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Mr. Bennet treated the matter differently. "So, Lizzy," said he one day, "your sister is crossed in love, I find. I congratulate her. Next to being married, a girl likes to be crossed a little in love now and then. It is something to think of, and it gives her a sort of distinction among her companions. When is your turn to come? You will hardly bear to be long outdone by Jane. Now is your time. Here are officers enough in Meryton to disappoint all the young ladies in the country. Let Wickham be your man. He is a pleasant fellow, and would jilt you creditably." (43.27)
As always, there's a truth behind Mr. Bennet's sarcasm. Here he's making fun of drama queens whose tragedy du jour gives them a certain amount of cache among their girlfriends.
Her astonishment, however, was extreme, and continually was she repeating, "Why is he so altered? From what can it proceed? It cannot be for me—it cannot be for my sake that his manners are thus softened. My reproofs at Hunsford could not work such a change as this. It is impossible that he should still love me." (43.60)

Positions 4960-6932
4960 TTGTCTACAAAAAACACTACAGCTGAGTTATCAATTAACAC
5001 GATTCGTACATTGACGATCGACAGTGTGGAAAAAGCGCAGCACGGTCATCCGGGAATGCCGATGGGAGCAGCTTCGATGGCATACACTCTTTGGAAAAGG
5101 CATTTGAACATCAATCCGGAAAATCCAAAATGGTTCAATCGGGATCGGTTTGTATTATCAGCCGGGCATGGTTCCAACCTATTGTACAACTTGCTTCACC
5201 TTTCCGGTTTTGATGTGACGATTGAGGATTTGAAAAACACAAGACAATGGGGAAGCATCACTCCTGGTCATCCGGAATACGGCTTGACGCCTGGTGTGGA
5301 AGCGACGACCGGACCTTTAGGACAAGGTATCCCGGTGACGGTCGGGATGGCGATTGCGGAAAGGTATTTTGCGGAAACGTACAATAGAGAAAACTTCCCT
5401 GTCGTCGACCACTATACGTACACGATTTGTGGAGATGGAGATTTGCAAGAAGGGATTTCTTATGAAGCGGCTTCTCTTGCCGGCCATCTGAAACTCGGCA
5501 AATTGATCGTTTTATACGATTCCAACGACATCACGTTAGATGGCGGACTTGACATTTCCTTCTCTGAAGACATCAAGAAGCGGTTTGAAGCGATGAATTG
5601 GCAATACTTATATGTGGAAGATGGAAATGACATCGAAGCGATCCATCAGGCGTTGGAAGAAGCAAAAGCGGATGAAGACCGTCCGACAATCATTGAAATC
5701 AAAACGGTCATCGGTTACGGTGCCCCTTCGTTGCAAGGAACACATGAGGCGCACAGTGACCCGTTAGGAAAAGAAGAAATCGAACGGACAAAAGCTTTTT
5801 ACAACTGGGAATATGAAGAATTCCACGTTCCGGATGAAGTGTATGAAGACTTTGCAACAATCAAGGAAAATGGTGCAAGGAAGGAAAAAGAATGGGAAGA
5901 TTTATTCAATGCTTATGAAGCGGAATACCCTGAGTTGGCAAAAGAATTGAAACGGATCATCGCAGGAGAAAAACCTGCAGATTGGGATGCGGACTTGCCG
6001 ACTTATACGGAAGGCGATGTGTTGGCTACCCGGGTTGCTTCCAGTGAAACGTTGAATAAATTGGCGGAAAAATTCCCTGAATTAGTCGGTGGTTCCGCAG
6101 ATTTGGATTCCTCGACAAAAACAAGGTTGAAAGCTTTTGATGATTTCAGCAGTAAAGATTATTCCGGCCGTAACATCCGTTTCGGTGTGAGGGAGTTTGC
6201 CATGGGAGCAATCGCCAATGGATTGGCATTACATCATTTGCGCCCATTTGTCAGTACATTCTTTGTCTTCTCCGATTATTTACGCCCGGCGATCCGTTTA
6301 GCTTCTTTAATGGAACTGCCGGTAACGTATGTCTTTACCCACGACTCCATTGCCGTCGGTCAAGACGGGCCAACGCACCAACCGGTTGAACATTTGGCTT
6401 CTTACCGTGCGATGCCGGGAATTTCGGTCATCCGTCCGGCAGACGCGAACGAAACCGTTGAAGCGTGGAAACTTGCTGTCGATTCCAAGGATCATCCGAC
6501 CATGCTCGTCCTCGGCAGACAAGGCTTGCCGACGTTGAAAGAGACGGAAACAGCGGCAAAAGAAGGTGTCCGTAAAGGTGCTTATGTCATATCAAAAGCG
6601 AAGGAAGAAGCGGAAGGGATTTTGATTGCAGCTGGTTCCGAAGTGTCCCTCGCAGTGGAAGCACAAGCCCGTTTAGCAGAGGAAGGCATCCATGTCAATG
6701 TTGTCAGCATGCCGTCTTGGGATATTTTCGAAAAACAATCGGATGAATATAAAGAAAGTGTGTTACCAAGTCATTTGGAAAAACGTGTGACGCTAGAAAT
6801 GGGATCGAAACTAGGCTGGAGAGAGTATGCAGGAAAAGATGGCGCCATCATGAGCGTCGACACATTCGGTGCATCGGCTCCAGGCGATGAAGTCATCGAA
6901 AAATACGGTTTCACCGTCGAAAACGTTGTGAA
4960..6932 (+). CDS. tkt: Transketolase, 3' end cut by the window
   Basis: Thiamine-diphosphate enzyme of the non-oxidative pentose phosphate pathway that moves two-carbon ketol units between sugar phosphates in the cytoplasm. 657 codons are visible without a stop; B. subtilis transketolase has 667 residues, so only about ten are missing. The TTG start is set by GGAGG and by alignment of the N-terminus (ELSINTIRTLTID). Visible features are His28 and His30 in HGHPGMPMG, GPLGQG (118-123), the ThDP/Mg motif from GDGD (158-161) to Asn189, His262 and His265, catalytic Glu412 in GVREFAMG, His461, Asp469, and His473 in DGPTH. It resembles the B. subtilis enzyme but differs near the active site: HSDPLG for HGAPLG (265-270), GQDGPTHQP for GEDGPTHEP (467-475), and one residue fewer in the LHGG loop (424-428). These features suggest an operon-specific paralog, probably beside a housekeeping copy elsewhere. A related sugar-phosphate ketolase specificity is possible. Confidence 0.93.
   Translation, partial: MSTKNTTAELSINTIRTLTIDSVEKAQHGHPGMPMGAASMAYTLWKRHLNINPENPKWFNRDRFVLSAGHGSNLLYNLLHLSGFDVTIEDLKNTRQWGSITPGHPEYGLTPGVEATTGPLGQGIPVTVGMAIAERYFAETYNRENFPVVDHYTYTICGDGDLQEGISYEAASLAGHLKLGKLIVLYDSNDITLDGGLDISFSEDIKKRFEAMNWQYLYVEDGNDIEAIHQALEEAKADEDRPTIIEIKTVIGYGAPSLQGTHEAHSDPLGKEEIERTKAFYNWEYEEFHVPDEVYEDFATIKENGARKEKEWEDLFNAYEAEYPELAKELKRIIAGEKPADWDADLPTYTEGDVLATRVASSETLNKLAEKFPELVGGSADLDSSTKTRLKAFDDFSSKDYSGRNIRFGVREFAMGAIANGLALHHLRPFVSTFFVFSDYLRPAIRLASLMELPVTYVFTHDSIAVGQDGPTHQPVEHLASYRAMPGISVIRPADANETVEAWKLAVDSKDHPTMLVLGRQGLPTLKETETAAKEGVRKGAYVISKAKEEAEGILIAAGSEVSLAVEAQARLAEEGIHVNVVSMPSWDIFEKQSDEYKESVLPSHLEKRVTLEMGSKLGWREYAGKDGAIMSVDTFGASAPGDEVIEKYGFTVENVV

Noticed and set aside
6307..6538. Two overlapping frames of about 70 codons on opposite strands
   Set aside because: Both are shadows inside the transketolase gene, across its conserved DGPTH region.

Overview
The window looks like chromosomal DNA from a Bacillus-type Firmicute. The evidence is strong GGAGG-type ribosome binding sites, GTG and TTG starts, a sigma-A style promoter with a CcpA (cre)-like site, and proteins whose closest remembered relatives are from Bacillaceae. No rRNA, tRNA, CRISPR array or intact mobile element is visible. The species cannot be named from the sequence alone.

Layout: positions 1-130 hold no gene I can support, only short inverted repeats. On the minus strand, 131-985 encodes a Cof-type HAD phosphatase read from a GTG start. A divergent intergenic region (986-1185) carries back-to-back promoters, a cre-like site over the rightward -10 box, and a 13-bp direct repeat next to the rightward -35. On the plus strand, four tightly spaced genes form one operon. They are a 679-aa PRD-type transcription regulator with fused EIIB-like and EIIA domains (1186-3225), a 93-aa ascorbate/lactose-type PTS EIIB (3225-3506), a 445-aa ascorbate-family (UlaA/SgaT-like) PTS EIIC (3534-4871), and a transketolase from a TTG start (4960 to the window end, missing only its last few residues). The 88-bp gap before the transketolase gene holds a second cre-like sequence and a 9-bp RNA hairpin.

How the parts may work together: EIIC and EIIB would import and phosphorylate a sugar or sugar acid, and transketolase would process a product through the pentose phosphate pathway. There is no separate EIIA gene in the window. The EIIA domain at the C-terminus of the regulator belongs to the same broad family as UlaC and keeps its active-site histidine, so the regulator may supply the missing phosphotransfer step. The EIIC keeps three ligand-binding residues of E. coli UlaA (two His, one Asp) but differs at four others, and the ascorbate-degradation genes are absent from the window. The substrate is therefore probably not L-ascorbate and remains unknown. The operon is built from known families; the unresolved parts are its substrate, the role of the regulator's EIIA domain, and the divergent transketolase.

You know we like to say that you should never change yourself for someone else? Yeah, Austen doesn't agree. You definitely should change yourself for the person you love—as long as the person you love is trying to make you a better person rather than make you start dressing all preppy.
The rooms were lofty and handsome, and their furniture suitable to the fortune of its proprietor; but Elizabeth saw, with admiration of his taste, that it was neither gaudy nor uselessly fine; with less of splendour, and more real elegance, than the furniture of Rosings. (43.5)
Elizabeth is wandering around admiring Pemberley, and what she notices is that it's elegant. Sure, it's expensive—it's "suitable to the fortune of its proprietor," which means no Ikea furniture to be found, but it's also not gaudy or "splendid." Like Shmoop's always said, you can't buy taste.